The Swedish Club of Chicago championed Swedish achievements, showcasing handicrafts and sponsoring annual art exhibitions. The Swedish Engineers' Society provided a social outlet while advancing professional objectives. Groups such as Swedish American Athletic Association brought Swedes together and kept a tradition of sports alive throughout the 20th century. The Pedestal to the left of the large banner was made in Sweden by the renowned Swedish porcelain company Rorstrand. It was shipped to Chicago for the Columbian World Exposition in 1893 to be displayed at the Swedish-Norwegian Pavilion. The patterns and colors are unusual for Swedish design; they reflect instead the Victorian bourgeois interior stylethat was popular at the end of the 19th century. After the Columbian World Exposition closed, Henry Ericsson, the well-known owner of Ericsson Construction Co. in Chicago, bought the pedestal and displayed it in his home. Eventually, he gave it to his grandson, Robert Ericsson, who in tum donated it to the Swedish American Museum in September 2001. The BOLLING ROOM Pehr Bolling arrived in Chicago at age lOin 1930 with his mother, Marie, and brothers Hans and Bengt. The year before, his father, Otto, came to America where relatives were living with the hope of finding enough work to support his family.
He brought with him his two oldest children, Martha and Carl. Otto hoped to send for the remaining family members as soon as possible. By saving and borrowing money, he was able to do so the following year. Like many Swedish immigrants, the Bolling family settled in the Lakeview neighborhood of Chicago. Pehr Bolling founded Overland Bolling, Inc. together with Karl Overland and Kenneth Allison. The company had branches in four states and Switzerland. Pehr's son Tom Bolling, and Ken Overland, son Karl Overland, took over Overland Bolling. Tom was appointed Consul General to Sweden in 1993. His accidental death in 2003 was a great loss to his family and the Swedish American c?mmunity. ." In 1901, pharmacist Charles R. Walgreen, Sr. opened his first store on Chicago'S south side. Charles Walgreen was born on a farm outside Galesburg, 1L in 1873, and was the son of Swedish immigrants from Ockelbo and Goteborg, Sweden. Albert Ivar Appleton was born in Sweden in 1872, came to Chicago in 1885, and in 1893 became assistant superintendent of the Chicago Fuse Mfg. Co. Nov. 1, 1903, he founded the Appleton Electric Co .. For the next 48 years, from the time he took the helm until his death in 1951, Appleton was an innovator and an active participant in the electric industry. He was married to Lillian C. Wihk of Chicago, and had three children, John Albert, Arthur Ivar, and Edith Marie Appleton. Edith Marie is the mother of Albert Goodman of Chicago's Goodman Theatre.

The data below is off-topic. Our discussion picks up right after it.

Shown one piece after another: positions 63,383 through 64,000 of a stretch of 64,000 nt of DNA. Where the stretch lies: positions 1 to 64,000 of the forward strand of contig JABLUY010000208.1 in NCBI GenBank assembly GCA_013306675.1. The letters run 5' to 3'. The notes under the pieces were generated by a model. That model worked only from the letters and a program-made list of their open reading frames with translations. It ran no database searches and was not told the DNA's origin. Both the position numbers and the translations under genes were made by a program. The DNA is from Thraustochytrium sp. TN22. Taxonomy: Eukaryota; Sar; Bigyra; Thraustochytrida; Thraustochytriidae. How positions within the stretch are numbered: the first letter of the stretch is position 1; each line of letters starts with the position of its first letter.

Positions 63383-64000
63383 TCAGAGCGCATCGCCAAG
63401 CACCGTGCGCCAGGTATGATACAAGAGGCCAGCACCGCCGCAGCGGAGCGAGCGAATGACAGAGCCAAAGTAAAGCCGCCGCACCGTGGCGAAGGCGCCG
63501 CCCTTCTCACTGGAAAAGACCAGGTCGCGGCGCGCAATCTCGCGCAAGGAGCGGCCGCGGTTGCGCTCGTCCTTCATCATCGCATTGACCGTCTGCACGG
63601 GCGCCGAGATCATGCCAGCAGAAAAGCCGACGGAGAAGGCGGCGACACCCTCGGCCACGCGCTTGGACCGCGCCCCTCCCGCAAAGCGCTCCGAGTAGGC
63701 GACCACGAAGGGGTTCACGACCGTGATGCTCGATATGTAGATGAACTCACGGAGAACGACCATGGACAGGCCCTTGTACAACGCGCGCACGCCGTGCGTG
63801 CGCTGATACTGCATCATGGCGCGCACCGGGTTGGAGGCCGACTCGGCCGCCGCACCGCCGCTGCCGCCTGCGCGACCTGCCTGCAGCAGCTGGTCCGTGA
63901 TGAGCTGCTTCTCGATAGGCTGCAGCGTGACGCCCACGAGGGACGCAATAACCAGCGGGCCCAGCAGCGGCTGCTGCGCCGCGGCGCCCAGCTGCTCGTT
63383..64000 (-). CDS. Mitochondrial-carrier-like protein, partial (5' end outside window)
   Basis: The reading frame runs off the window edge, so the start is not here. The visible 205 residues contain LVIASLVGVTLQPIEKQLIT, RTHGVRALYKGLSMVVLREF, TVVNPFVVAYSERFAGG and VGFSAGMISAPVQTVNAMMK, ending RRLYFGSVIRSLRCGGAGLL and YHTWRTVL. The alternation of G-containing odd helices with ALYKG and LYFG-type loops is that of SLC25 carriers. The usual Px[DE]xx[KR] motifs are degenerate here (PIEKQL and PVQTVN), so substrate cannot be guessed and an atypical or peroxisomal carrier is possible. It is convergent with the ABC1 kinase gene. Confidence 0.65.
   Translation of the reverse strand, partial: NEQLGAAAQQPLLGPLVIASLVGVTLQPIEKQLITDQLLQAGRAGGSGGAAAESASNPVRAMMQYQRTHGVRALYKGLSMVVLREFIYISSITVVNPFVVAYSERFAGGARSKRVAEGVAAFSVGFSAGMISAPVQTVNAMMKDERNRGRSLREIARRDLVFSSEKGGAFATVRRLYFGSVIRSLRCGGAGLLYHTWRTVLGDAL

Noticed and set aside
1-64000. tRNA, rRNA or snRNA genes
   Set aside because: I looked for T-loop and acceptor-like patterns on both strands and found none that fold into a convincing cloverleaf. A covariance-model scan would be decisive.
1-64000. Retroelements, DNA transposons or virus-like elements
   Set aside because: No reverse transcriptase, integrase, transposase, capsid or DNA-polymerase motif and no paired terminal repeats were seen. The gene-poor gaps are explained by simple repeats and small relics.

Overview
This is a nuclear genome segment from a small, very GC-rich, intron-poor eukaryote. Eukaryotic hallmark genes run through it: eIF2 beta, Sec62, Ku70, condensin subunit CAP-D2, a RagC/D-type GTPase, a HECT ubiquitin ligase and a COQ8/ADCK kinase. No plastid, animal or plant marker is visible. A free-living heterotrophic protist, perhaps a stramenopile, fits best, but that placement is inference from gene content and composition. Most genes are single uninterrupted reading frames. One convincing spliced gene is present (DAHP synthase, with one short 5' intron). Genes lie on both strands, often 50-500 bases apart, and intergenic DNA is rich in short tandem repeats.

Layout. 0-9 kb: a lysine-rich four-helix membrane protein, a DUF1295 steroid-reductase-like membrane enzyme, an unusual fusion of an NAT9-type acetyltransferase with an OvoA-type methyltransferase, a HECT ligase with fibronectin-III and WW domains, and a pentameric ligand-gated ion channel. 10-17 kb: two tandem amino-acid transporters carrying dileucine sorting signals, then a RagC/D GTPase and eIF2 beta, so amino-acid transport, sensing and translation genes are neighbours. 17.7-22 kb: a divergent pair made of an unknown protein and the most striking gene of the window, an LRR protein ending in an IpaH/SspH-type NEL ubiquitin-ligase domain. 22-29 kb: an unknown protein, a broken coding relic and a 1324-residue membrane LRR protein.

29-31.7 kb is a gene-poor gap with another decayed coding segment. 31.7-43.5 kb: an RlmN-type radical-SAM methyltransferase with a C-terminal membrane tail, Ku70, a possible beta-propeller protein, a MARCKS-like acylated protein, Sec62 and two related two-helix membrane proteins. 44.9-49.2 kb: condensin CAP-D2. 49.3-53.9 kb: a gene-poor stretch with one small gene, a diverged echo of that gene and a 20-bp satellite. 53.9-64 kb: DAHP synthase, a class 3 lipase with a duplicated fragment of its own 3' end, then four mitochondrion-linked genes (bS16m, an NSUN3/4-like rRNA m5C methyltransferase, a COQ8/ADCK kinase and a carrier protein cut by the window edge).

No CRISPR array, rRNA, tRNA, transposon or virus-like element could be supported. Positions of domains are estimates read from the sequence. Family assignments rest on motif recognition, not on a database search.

Andrew Langquist, a well-known builder and developer of Lanquist Construction, was born in Sweden in 1856 and immigrated to America in 1881. Lanquist was responsible for such famous Chicago landmarks as Wrigley Building and Marshall Field's on State Street. Per Peterson was born in Sweden in 1830 and established his own nursery, Rosehill, in 1856 on Chicago's north side. Peterson supplied most of the nursery stock for Lincoln Park, and was the sole supplier for Chicago's Columbian Exposition of 1893. Peterson Avenue is named after Per Peterson.
RAOUL WALLENBERG ROOM Our last room is dedicated to Swedish diplomat Raoul Wallenberg. A member of the foremost banking and business family in Sweden, Wallenberg is revered for saving between 20,000 and 100,000 Hungarian Jews from extermination by the German Nazis and their Hungarian allies during 1944-1945. He was arrested by the Soviets in 1945, and his fate remains unknown, although numerous theories have been advanced.
Visitor Information Museum and Store .Hours Monday -Friday Saturday & Sunday
10 a.m. -4 11 a.m. -4
Brunk Children's Museum Hours Monday- Thursday Friday Saturday & Sunday. 1 p.m.-4 p.m. 10 a.m.-4 p.m. Ila.m. - 4 p.m.
Admission Adults: $ 4 Children, students, seniors: $3 Museum members and children under 1 year: Free Tours I Guided tours for interested groups are available with advance scheduling-contact the Curator at 773.728.8111 (ext. 22) Educational Programs and School Field Trips Contact Education Manager at 773.728. 8111 (ext .26)
5211 N. Clark
Chicago, IL 60640